(Bloomberg) -- A federal judge in New York vacated the guilty plea of a former Deutsche Bank AG trader who admitted to conspiring with others to manipulate the Libor interest-rate benchmark, after an appeals court overturned the convictions of two of his ex-colleagues earlier this year.

Timothy Parietti “must be viewed as innocent” in light of the January reversal, US District Judge Paul Engelmayer ruled Friday in Manhattan. He also vacated a judgment of conviction against Parietti and ordered the government to “promptly return” the $1 million fine he paid as part of his sentence.

“We are grateful to the judge for overturning Mr. Parietti’s conviction, based on his finding that Mr. Parietti is innocent and allowing his conviction to stand would be a profound injustice,” said his lawyer, Larry Krantz. “Justice has now been done.”

Parietti was a key witness in the 2018 trial of Matthew Connolly and Gavin Black, who were accused of conspiring to rig the London interbank offered rate for years. But the 2nd US Circuit Court of Appeals reversed their convictions, finding prosecutors failed to prove they had influenced the bank into making false or misleading submissions. The decision was a setback for the US government’s crackdown on alleged market manipulation.

By then, Parietti had already completed his sentence of one day of time served and a period of supervised release. Parietti filed a petition to clear his 2016 guilty plea to conspiracy to commit wire and bank fraud.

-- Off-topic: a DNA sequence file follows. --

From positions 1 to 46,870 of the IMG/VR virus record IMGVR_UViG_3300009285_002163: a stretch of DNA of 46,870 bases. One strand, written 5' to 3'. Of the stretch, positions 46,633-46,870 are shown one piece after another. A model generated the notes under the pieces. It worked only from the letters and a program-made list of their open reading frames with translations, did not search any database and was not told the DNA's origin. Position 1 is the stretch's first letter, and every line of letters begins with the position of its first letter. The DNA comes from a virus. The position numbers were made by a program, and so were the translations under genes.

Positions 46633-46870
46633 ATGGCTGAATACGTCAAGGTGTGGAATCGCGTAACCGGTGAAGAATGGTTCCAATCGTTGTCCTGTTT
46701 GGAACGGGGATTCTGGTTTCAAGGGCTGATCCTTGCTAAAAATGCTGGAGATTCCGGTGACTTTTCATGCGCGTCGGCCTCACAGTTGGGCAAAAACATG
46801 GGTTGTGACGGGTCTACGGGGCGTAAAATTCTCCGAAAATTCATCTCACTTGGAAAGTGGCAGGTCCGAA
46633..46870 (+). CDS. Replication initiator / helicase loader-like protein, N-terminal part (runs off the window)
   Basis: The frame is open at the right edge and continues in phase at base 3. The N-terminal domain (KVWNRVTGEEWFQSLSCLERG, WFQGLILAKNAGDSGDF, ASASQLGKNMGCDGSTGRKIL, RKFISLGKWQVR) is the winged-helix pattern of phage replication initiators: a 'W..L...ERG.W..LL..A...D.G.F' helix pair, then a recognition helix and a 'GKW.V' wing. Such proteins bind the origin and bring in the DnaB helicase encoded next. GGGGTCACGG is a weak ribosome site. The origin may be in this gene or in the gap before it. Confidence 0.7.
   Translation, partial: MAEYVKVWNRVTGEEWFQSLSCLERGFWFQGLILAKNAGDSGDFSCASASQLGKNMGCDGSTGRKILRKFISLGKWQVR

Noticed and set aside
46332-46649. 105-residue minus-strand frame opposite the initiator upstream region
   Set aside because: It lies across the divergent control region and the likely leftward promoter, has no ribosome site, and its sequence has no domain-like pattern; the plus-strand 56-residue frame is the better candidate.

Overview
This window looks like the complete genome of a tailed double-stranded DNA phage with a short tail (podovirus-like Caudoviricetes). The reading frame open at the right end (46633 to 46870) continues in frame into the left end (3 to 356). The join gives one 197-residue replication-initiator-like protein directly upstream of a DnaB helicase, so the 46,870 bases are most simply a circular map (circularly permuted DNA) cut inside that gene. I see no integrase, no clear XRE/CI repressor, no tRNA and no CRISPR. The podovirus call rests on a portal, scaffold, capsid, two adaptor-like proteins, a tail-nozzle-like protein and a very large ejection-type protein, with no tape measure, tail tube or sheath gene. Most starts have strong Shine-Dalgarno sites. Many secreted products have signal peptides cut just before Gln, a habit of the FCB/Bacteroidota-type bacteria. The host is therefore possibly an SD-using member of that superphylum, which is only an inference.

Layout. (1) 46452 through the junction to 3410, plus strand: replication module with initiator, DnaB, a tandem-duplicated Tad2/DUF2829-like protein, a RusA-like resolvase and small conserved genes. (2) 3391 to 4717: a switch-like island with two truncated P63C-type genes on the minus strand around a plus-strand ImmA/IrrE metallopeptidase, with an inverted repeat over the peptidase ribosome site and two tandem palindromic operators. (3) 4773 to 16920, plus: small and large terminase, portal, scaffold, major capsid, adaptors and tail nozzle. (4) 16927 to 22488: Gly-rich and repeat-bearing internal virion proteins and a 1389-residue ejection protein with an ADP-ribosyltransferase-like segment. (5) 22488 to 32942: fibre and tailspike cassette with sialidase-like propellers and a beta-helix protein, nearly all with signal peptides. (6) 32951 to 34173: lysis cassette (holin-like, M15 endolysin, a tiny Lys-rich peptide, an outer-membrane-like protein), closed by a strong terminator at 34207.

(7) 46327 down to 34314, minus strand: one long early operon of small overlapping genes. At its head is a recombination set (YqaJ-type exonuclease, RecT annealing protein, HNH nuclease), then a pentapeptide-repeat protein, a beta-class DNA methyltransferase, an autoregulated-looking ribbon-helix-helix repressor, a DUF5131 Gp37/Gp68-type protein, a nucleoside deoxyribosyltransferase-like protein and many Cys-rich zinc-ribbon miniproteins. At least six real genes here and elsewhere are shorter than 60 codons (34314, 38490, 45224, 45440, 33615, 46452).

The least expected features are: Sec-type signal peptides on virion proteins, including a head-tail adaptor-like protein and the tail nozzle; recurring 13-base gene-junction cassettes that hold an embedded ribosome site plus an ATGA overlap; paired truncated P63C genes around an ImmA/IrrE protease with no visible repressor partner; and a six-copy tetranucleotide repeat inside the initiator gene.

Engelmayer said Parietti’s plea proceeding included claims by prosecutors that the government had enough evidence to back the charges -- a claim that turned out to be wrong.

“That representation was material to the court’s decision to accept Parietti’s guilty plea, as it likely was to Parietti’s decision to plead guilty,” the judge wrote. “With the circuit -- based on its close review of the trial proof -- now having exposed the government’s underlying proof as insufficient to prove that offense, Parietti must be viewed as innocent.” 

The Justice Department, which didn’t oppose Parietti’s motion, declined to comment.

The case is U.S. v Parietti, 16-cr-373, U.S. District Court, Southern District of New York.

(Updates with comment from Parietti’s lawyer.)

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